The PINK1 gene carries the instructions your cells need to make a mitochondrial protein called
Without this protection, damaged cells can lead to damaged neurons. And damaged neurons can lead to Parkinson’s and other neurological conditions.
The PINK1 gene runs in families and is associated with early-onset Parkinson’s. The discovery of this gene and of the pathogenic mutations of it that can lead to Parkinson’s are some of the discoveries that are driving the research and testing of new Parkinson’s treatment options.
Keep reading to learn more about the PINK1 gene and how it may contribute to Parkinson’s.
The PINK1 gene contains the instructions that tell your body how to make a protein called PTEN induced putative kinase 1. The protein is located in the mitochondria of your cells throughout your body. Mitochondria are what your cells use to produce the energy they need to function.
You have the most cells with the PTEN induced putative kinase 1 protein in your muscles, heart, and testicles.
Scientists still don’t fully understand the function of the PTEN protein, but they believe that it protects your mitochondria when your cells are under stress. They also believe that mutations to the PINK1 gene could result in a loss of this protection.
New research is looking into the connection between the PINK1 gene and Parkinson’s.
Researchers are looking into two regions of the PTEN protein and examining how these regions work within the mitochondria of the cells. It’s thought that PINK1 works together with another gene called PARKIN to keep the mitochondria in neurons working correctly.
PINK1 and PARKIN appear to act as quality control. They send signals that enable cells to destroy damaged mitochondria.
When this doesn’t happen, damaged mitochondria can reproduce, and unhealthy cell function can continue to occur. As a result, mitochondria in these regions don’t produce energy correctly. This is known to lead to Parkinson’s and other brain function conditions.
There are more than 50 known pathogenic mutations that can occur on the PINK1 gene, and that can lead to Parkinson’s.
Pathogenic mutations on the PINK1 gene are associated with early-onset Parkinson’s. People who inherit this gene mutation are more likely to develop Parkinson’s before age 45 than people without genetic forms of Parkinson’s.
The discovery of the PINK1 gene is leading to new therapeutic approaches for treating Parkinson’s. For example, there are several medications in development that hope to target the PINK1/PARKIN pathway and the mitochondrial dysfunction that leads to Parkinson’s.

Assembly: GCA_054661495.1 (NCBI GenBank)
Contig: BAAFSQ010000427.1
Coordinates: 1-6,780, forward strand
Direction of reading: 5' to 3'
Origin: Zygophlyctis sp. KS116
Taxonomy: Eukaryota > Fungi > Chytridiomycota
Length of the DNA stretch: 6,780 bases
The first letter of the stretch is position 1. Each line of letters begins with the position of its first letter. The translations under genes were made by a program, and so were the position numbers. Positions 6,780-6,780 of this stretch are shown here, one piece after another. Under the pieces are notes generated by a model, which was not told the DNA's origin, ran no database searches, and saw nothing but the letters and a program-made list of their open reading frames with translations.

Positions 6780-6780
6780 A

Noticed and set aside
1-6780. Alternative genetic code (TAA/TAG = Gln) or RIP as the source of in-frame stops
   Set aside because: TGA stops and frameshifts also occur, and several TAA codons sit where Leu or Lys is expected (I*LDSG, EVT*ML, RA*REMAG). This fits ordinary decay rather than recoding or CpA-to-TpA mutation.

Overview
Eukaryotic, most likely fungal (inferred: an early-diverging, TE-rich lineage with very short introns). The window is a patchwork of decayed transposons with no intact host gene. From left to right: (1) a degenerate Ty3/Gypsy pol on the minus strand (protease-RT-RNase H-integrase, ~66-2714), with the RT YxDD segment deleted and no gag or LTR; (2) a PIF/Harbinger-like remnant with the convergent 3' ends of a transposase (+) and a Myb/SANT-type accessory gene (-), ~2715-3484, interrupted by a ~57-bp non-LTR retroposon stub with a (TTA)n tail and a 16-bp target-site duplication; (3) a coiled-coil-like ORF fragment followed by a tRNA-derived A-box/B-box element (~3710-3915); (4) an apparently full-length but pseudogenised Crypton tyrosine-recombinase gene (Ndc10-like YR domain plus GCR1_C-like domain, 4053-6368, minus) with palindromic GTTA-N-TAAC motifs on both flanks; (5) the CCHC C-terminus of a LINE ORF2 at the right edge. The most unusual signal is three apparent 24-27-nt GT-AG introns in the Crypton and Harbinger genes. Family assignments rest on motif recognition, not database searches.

Targeted medications are still in clinical trials, and it’s not yet known what the most effective medications will be.
Researchers are still trying to determine the exact right place in the mitochondrial energy process to target and are trying to develop medications that will not cause side effects for people with Parkinson’s.
Gene-edited cell therapy treatment
Researchers have been studying gene therapies for Parkinson’s in clinical trials since the 2000s.
In 2021, the first-ever gene-edited cell therapy treatment for Parkinson’s entered a phase 1 clinical trial with approval from the Food and Drug Administration (FDA). The trial will test the safety of using stem cells called MSK-DA01 in people with Parkinson’s.
Additional studies are being done to study the possible effects of using gene therapy along with treatments for people with Parkinson’s.
New treatments to come
None of these new treatments are available yet, but discoveries like the PINK1 gene have led to the development of many treatments that might be options in the very near future.
Researchers today understand more about Parkinson’s than ever before, and it’s likely that new therapeutic approaches will follow this new knowledge. The standards for Parkinson’s treatment might look very different 10 years from now than the standards we have today.
The PINK1 gene is a gene that tells your body how to make an important mitochondrial protein. Researchers believe that when this protein isn’t built correctly, the cells in your heart, muscles, and testicles lack protection from stress and infection.
It’s known that without the energy from correctly working mitochondria, you can develop Parkinson’s and other neurological conditions. The PINK1 gene is associated with early-onset Parkinson’s.
Mutations on this gene are rare, but researchers have found over 50 possible pathogenic mutations. PINK1 mutations have been found to run in families.
Discoveries like the PINK1 mutation are helping medical researchers find new therapeutic approaches and treatment options for Parkinson’s.